Dawna Bennett, MS, RD
Sensory loss is an inevitable part of aging and plays a large role in how people function in the world. Our senses connect us to our environment and include sight, hearing, taste, smell, and touch. Losses in vision, hearing and taste are among the most prevalent conditions among elderly Americans. Sensorial deterioration begins to occur around 60 to 70 years of age and can cause problems with communication, social involvement with others, and enjoyment of activities, such as eating.
Food serves a major social role in our lives and sensory loss can also wreak havoc on our nutritional status as we age. Losing our sense of smell and taste can play a key role in the enjoyment of food. The number of taste buds decreases with age and each remaining taste bud also begins to shrink. In addition, the mouth produces less saliva and this can cause dry mouth, which can also affect the sense of taste. Scientists are finding that a little gravy or other sauces on food can help activate the taste buds and enhance the ability to taste and smell foods.
Most people are poorly informed about sensory loss so it is important to educate the entire family on sensory impairment, its screening, disabilities, and treatments. As a caregiver or someone with aging relatives, there are things we can do to help:
•Pay attention to medications and conditions that might contribute to sensory impairment.
•Ensure annual screening by an audiologist so that hearing losses can be recognized early.
•Encourage diabetic patients to see an ophthalmologist annually.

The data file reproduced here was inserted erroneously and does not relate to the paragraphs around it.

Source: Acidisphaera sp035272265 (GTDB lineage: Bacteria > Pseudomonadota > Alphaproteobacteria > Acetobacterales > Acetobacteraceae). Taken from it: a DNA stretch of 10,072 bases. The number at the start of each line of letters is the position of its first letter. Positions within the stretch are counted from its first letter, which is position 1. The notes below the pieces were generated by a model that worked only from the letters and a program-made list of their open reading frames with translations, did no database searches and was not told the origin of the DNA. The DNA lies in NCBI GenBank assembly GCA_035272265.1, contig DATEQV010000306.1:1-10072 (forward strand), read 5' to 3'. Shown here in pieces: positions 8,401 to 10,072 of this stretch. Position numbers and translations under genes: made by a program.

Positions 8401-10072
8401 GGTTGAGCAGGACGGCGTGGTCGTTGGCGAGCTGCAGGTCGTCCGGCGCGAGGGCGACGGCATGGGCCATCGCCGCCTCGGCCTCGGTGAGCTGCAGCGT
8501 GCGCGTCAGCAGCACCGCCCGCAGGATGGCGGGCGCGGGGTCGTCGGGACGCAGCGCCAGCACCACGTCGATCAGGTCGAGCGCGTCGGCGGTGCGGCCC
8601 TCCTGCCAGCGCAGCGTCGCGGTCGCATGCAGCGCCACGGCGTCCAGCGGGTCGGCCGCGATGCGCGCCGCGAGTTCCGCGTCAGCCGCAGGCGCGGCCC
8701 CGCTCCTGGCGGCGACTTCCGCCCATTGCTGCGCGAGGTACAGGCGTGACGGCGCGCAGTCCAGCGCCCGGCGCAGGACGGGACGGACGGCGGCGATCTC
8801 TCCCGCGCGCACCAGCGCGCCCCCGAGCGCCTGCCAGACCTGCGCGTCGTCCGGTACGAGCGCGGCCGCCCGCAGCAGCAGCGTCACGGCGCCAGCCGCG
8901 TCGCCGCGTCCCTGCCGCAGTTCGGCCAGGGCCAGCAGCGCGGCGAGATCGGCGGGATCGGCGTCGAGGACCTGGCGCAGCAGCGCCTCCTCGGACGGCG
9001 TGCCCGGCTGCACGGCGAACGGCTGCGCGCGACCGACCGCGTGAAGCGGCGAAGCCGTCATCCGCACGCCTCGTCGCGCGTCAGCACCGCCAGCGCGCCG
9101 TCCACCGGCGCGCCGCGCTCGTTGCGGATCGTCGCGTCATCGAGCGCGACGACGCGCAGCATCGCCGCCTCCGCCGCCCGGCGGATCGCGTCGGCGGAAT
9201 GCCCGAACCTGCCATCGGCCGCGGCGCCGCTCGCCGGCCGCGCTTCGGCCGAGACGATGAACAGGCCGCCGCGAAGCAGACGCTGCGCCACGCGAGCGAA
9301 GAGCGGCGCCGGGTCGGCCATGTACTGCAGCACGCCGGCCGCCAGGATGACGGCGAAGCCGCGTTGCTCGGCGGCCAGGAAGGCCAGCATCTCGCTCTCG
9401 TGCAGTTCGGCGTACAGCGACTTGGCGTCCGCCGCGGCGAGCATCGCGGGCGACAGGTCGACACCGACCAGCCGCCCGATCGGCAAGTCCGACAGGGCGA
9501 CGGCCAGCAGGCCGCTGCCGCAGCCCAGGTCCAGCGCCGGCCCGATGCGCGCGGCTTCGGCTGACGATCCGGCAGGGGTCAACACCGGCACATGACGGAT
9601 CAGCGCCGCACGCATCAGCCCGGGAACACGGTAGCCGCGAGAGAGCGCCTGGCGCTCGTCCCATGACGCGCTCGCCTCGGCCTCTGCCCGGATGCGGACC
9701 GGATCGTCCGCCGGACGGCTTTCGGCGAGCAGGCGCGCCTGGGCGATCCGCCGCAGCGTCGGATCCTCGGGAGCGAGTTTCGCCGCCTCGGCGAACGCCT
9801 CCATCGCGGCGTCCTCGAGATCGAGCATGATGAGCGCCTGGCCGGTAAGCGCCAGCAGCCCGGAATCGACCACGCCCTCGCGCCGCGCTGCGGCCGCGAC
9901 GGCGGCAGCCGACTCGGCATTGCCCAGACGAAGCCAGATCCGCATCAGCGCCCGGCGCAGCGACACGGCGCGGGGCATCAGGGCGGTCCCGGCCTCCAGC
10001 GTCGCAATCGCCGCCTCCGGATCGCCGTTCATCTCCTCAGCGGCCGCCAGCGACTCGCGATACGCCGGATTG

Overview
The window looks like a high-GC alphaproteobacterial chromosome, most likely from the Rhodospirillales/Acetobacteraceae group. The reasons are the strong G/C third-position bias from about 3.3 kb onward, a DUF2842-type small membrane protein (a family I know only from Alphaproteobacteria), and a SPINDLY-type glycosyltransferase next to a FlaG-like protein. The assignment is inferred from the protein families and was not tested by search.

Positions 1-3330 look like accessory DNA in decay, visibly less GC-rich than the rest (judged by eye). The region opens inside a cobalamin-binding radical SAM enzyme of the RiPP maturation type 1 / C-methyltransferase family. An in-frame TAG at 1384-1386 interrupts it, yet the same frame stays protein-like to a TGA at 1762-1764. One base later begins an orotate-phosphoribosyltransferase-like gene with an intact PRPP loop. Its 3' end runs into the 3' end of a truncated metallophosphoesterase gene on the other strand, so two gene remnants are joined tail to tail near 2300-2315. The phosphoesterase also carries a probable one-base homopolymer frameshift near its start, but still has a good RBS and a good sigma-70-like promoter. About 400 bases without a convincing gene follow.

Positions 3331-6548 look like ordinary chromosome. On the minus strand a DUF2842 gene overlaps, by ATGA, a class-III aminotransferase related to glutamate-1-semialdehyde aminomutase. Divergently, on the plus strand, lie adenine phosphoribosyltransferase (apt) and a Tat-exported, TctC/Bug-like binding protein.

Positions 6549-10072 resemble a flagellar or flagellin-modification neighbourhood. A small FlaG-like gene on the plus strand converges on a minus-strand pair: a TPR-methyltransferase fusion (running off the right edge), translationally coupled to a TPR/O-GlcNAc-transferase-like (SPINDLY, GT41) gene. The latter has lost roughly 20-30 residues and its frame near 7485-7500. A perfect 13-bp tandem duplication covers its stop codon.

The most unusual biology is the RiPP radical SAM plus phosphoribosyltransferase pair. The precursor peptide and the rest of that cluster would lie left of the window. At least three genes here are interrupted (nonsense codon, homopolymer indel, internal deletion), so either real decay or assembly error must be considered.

•Schedule bi-annual visual screening for seniors at high risk for glaucoma.
•Use warm contrasting colors (yellow, orange, and red) in the home to improve the ability to see. Keep a red light on in darkened rooms, such as the hallway or bathroom, which make it easier to see than using a regular night light.
•Look for large-print books and newspapers for visually impaired seniors at the bookstore or the library.
•Encourage chewing food slowly to increase salivation, which will increase the flavor and palatability of food and improve digestion.
•Use different spices or change the way food is prepared to increase flavor.
•Involve seniors in food programs at local senior centers or Meals on Wheels. These programs are extremely beneficial for improving nutritional health, social interaction, and ultimately an increase in a seniors’ quality of life.
As we age, the gradual loss of our five senses can have an impact on our health and emotional outlook. It is important to live a lifestyle that promotes education on sensory loss so that our senses can remain as sharp as possible for as long as possible.